The White House's 2010 National Drug Control Strategy, released this morning by President Obama and drug czar Gil Kerlikowske, is both encouraging and discouraging. There's no question that it points in a different direction and embraces specific policy options counter to those of the past thirty years. But it differs little on the fundamental issues of budget and drug policy paradigm, retaining the overwhelming emphasis on law enforcement and supply control strategies that doomed the policies of its predecessors.
First, to give credit where credit is due: The Obama administration has taken important steps to undo some of the damage of past administrations' drug policies. The Justice Department has played an important role in trying to reduce the absurdly harsh, and racially discriminatory, crack/powder mandatory minimum drug laws; Congress is likely to approve a major reform this year. DOJ also changed course on medical marijuana, letting state governments know that federal authorities would defer to their efforts to legally regulate medical marijuana under state law. And they approved the repeal of the ban on federal funding of syringe exchange programs to reduce HIV/AIDS, thereby indicating that science would at last be allowed to trump politics and prejudice even in the domain of drug policy.
The new strategy goes further. It calls for reforming federal policies that prohibit people with criminal convictions and in recovery from accessing housing, employment, student loans and driver's licenses. It also endorses a variety of harm reduction strategies (even as it remains allergic to using the actual language of "harm reduction"), endorsing specific initiatives to reduce fatal overdoses, better integration of drug treatment into ordinary medical care, and alternatives to incarceration for people struggling with addiction. All of this diverges from the drug policies of the Reagan, Clinton and two Bush administrations.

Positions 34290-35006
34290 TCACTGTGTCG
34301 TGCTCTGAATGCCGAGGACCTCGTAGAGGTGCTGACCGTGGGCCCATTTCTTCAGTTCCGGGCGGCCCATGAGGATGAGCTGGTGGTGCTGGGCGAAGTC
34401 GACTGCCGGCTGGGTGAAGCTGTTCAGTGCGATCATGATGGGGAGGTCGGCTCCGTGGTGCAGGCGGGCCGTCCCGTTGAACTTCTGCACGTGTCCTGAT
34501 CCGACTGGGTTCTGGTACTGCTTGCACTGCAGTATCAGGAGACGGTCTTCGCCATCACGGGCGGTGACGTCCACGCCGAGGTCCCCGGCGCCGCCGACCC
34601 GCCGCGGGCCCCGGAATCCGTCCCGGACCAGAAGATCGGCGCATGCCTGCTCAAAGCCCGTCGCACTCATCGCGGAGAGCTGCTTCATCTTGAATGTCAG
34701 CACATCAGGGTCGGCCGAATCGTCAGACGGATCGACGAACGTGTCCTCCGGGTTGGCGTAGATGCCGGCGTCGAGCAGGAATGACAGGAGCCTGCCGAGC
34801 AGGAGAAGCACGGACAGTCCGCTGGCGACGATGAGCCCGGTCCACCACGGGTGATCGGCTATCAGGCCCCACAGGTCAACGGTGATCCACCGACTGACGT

Director Kerlikowske told the Wall Street Journal last year that he doesn't like to use the term "war on drugs" because "[w]e're not at war with people in this country." Yet 64% of their budget -- virtually the same as under the Bush administration and its predecessors -- focuses on largely futile interdiction efforts as well as arresting, prosecuting and incarcerating extraordinary numbers of people. Only 36% is earmarked for demand reduction -- and even that proportion is inflated because the ONDCP "budget" no longer includes costs such as the $2 billion expended annually to incarcerate people who violate federal drug laws.
There's little doubt that this administration seriously wants to distance itself from the rhetoric of the drug war, but its new plan makes clear that it is still addicted to the reality of the drug war. Still missing is the full throttle commitment to treating drug misuse as a public health issue, and to harm reduction innovations that have proven so successful in Europe and Canada. Still present is the old rhetoric about marijuana's great dangers and the need to keep current prohibitionist polices in place, with no mention of the fact or consequences of arresting roughly 750,000 people each year for possession of small amounts of marijuana.
I had the pleasure of testifying a few weeks ago before the Congressional subcommittee charged with oversight of the drug czar's office. The subcommittee chair, Dennis Kucinich, broke new ground on Capitol Hill by challenging the drug czar, whose testimony preceded mine, on his continuing commitment to supply control strategies notwithstanding their persistent failure, and on his resistance to embracing the language of harm reduction notwithstanding its growing acceptance by governments elsewhere. In my testimony, I asked the subcommittee to reform the ways that federal drug policy is evaluated by de-emphasizing the past emphasis on reducing drug use per se and focusing instead on reducing the death, disease, crime and suffering associated with both drug misuse and counter-productive drug policies.
So, yes, this administration is headed in a new direction on drug policy -- but too slowly, too timidly, and with little vision of a fundamentally different way of dealing with drugs in the U.S. or global society. The strategy released today offers nothing that will reduce the prohibition-related violence in Mexico, Central America and Colombia, or seriously address the challenges in Afghanistan. It dares not take on the embarrassment of America's record breaking and world leading rate of incarceration, especially of non-violent drug offenders. And it effectively acknowledges that politics will continue to trump science whenever the latter points toward politically controversial solutions.
We still have a long way to go.
Ethan Nadelmann is the executive director of the Drug Policy Alliance (www.drugpolicy.org)